Christ Church Roxeth (in Harrow) realised that it was having little impact on its neighbours of other religions and cultures and started looking for ways to serve them.
Harrow, North West London, is an area with an 'ethnic minority majority'. In the 2001 census there were 41 different ethnic groups with 2,000 people or more.
It decided to launch a Language Café for women on a housing estate in the area, using a community centre there.
The women meet every Wednesday afternoon and sit in small groups discussing a topic. There is no formal teaching, but the leaders use pictures and other resources to stimulate conversation on that week's theme, giving the women an opportunity to develop their English language skills.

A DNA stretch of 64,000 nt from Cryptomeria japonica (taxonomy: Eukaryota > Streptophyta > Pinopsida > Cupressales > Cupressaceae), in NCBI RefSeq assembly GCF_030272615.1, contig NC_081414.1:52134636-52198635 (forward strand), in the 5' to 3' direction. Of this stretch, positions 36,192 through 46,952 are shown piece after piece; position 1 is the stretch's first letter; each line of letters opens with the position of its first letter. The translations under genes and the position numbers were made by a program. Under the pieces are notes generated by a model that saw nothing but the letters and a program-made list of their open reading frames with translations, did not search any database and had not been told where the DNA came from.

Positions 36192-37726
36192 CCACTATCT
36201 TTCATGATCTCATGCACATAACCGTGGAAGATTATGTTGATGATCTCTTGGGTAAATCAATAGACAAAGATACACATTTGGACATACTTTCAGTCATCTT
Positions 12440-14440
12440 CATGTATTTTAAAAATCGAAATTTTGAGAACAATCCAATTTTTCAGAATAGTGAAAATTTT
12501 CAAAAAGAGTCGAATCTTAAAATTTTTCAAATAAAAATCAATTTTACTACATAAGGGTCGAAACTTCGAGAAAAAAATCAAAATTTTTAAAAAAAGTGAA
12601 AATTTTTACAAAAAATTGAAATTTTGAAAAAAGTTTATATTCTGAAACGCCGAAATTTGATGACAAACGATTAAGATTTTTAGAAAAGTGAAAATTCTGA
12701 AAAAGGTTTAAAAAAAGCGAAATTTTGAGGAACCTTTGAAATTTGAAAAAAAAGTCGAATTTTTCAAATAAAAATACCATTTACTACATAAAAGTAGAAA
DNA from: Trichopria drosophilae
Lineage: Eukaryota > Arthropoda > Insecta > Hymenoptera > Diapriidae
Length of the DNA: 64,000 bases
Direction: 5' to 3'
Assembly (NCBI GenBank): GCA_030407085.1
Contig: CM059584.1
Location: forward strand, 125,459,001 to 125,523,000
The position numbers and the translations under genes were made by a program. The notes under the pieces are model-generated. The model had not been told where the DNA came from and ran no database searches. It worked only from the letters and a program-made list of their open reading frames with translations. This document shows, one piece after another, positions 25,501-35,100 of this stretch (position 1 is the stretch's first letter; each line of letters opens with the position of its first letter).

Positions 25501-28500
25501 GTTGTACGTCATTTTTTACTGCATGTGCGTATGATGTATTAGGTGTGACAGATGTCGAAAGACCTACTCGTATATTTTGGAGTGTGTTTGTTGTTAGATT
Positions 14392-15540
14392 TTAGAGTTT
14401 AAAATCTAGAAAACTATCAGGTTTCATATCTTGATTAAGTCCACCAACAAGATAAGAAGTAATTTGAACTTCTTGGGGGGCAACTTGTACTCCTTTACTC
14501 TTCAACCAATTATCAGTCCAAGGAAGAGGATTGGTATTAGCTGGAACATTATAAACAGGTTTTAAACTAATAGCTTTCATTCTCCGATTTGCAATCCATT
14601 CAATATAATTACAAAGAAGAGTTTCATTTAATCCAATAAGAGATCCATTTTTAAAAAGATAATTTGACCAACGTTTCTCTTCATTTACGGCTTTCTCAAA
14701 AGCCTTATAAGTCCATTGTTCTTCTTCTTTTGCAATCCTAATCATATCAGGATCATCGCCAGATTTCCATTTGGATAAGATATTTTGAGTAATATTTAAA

The team offer free refreshments and look after any children who come.
We are yet to discover if it will develop into a church of some sort,
says Caroline Newbold, one of the team,
but we are clear that we are Christians and we encourage the women who come to write down names of people they are concerned about on a prayer board. We pray for those concerns after the meeting every week.
We have had some encouraging feedback from the women about this and they have started to open up to us about situations both here and in their home countries, although language and cultural differences mean that building relationships is a slow process and patience is essential.
We have lots of ideas for developing the work of the café, including offering the women a chance to take part in a new version of Alpha for speakers of other languages in the new year.